Neerja Bhanot: The Air Hostess Who Died Saving Others
She was the last person to quit. She gave up her life so that others could live. That’s how India remembers Neerja Bhanot, the 22-year-old air hostess, who saved lives of around 360 passengers before being gunned down by terrorists just 25 hours before her 23rd birthday. As you get ready to queue up to watch the biopic on the Pan Am air hostess releasing this Friday, you must know a few things about this “girl with sinews of steel”.
Neerja Bhanot: The “No Nonsense” Girl Who Accepted Challenges
The Chandigarh girl was the daughter of Harish Bhanot, a Mumbai-based journalist. When her arranged marriage turned sour after the pressure for dowry, she left her husband in the Gulf and returned to her parents in Mumbai. She had told her father, “I will do you proud”. The appetite for rising above the rest was evident in Neerja. She applied for a flight attendant job with Pan Am and got selected. While she was sent to Miami for training as a flight attendant, she returned as purser.
During the last few years of her life, she got interested in modelling. It was nothing less than impressive to see a young woman straddling two demanding roles – air hostess and model. She had accepted the challenge to prove “what she was”.
What Happened on That Fatal Day – 5 September 1986
The Pan Am flight from Mumbai was waiting at the Jinnah International Airport in Karachi to leave for John F Kennedy International Airport in New York when four men from the Abu Nidal Organisation (Palestinian terrorist group) hijacked it. Men, equipped with Kalashnikovs and other explosives, ordered the aircrew to close the doors.
Neerja was quick to alert the pilot. The aircrew, including pilot, co-pilot and flight engineer, immobilised the flight and escaped from the scene. That swift move by the 22-year-old air hostess foiled the terrorists’ plan to fly the plane to Israel and crash it into a building. The plan reminds us of the 9/11 attacks in New York that happened few years later?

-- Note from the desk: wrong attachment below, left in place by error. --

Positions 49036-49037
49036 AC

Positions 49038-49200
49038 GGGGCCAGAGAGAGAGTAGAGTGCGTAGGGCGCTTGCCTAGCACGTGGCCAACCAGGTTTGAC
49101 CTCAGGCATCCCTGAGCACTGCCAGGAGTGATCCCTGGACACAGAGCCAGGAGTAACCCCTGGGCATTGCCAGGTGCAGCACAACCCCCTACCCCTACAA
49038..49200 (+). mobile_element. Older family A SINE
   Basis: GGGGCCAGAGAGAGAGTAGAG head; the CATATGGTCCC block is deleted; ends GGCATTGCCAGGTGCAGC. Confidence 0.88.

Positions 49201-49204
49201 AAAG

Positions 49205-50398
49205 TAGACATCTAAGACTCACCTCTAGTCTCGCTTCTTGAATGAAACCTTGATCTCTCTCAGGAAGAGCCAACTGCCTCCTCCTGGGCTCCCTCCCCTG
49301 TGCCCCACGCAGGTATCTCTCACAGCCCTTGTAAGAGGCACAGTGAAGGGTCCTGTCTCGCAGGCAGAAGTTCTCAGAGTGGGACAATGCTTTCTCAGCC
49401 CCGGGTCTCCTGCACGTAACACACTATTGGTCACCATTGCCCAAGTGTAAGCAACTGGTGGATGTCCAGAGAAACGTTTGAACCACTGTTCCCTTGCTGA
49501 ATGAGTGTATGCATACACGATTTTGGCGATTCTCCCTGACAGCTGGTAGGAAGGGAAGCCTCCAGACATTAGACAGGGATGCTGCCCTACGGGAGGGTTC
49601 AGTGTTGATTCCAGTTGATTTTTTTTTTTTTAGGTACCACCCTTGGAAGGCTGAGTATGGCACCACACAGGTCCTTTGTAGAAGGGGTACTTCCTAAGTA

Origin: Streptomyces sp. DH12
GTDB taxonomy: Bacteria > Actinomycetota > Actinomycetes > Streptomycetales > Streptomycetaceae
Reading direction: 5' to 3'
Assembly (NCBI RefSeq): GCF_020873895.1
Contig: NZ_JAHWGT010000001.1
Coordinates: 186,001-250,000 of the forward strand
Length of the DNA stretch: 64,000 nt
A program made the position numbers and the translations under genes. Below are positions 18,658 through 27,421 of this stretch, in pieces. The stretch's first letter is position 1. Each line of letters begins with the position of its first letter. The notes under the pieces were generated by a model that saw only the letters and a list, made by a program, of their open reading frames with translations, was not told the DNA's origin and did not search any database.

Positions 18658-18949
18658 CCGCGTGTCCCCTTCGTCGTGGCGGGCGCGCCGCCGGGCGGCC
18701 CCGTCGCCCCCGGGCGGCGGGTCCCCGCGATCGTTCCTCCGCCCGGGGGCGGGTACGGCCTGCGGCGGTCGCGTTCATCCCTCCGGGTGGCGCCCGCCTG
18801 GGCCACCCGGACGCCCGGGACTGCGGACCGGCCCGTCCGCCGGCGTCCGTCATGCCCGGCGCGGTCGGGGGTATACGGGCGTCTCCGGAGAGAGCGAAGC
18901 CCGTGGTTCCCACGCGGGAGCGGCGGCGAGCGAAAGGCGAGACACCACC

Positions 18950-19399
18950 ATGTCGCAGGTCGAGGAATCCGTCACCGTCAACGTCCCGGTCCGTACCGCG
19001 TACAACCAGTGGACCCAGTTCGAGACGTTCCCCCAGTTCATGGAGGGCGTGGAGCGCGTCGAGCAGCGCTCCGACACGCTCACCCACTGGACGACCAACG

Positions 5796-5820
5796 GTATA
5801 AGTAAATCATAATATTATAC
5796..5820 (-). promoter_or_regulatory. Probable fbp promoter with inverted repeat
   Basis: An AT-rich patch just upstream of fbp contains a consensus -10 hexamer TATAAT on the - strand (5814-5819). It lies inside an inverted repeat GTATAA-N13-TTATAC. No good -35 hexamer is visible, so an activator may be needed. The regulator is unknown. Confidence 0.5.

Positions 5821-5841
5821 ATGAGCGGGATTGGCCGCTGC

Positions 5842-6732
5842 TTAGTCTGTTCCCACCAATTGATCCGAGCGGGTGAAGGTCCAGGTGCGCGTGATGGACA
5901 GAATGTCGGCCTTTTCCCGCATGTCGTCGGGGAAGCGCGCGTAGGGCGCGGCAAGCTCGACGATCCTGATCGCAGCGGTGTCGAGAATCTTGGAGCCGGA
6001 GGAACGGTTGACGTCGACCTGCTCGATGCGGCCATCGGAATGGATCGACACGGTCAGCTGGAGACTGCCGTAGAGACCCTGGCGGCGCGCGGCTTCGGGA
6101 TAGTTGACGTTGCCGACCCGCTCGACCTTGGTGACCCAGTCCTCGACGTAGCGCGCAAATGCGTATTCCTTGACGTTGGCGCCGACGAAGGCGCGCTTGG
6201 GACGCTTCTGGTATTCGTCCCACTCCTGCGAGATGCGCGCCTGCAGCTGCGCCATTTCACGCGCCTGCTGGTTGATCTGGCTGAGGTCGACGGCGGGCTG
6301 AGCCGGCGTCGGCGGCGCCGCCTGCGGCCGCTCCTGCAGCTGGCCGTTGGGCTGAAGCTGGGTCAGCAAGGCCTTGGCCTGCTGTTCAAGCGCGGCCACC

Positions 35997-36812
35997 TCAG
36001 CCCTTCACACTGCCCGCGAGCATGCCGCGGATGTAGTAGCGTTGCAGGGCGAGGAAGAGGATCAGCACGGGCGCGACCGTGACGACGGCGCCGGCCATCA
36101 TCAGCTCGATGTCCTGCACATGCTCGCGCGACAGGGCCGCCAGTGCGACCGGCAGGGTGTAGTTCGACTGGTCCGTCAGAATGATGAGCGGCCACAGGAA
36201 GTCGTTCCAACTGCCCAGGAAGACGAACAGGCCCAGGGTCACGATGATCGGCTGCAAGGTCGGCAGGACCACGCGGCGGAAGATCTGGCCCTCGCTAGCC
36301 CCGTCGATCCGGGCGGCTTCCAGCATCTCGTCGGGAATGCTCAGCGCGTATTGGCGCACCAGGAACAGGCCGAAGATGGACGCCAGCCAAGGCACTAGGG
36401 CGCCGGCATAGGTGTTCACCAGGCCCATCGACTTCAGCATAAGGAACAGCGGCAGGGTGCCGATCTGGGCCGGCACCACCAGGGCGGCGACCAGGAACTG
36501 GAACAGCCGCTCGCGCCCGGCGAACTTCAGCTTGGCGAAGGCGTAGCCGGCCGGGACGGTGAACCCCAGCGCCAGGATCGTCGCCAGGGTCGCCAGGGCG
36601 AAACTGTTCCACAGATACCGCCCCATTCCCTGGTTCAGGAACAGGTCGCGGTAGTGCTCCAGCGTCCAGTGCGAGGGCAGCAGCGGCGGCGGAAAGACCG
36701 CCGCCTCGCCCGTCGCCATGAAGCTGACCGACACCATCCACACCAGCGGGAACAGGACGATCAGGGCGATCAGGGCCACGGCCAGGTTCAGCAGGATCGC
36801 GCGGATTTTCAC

With the aircrew deserting the plane, around 360 passengers and the cabin crew were left on their own to come out alive from the grip of four burly terrorists. Since Neerja was leading the crew, the terrorists asked her to collect the passports of all the passengers. The idea was to identify the Americans on board and kill them. Guessing the evil design, Neerja commanded the attendants to hid the passports of 41 Americans. That was the second wise step taken in such a palpitating situation.
After a 17-hour-long struggle with uncertainty and the fear of death, Neerja managed to open the emergency door and the evacuation chute to help the passengers escape. Despite standing close to the leader of the terrorists, she managed to jump to the emergency exit and open it. Like a true captain of a sailing ship, she wasn’t the first to jump out. While the passengers were evacuating the flight, terrorists planted a volley of bullets on Neerja. The bullets hit her in the abdomen, arm and near the neck. The lady accepted death with dignity.
World Recognises Neerja’s Bravery
You may have crossed Neerja Bhanot Chowk in Ghatkopar (East) if you have been to Mumbai, but that’s not the only tribute the country has paid to this brave lady. She was the youngest recipient of Ashoka Chakra Award – India’s highest gallantry award for bravery. Almost two decades after her death, the Indian Postal Service released a stamp as a tribute to her resilience. The Pakistani government posthumously awarded the Tamgha-e-Insaniyat award to Neerja for showing “incredible kindness”. The US government also recognised her altruism and gave the ‘Justice for Crimes Award’ posthumously.
However, the biggest recognition the young lady received was from her father during her cremation. He bade farewell to her daughter at the crematorium by saying, “Goodbye darling, please keep coming”.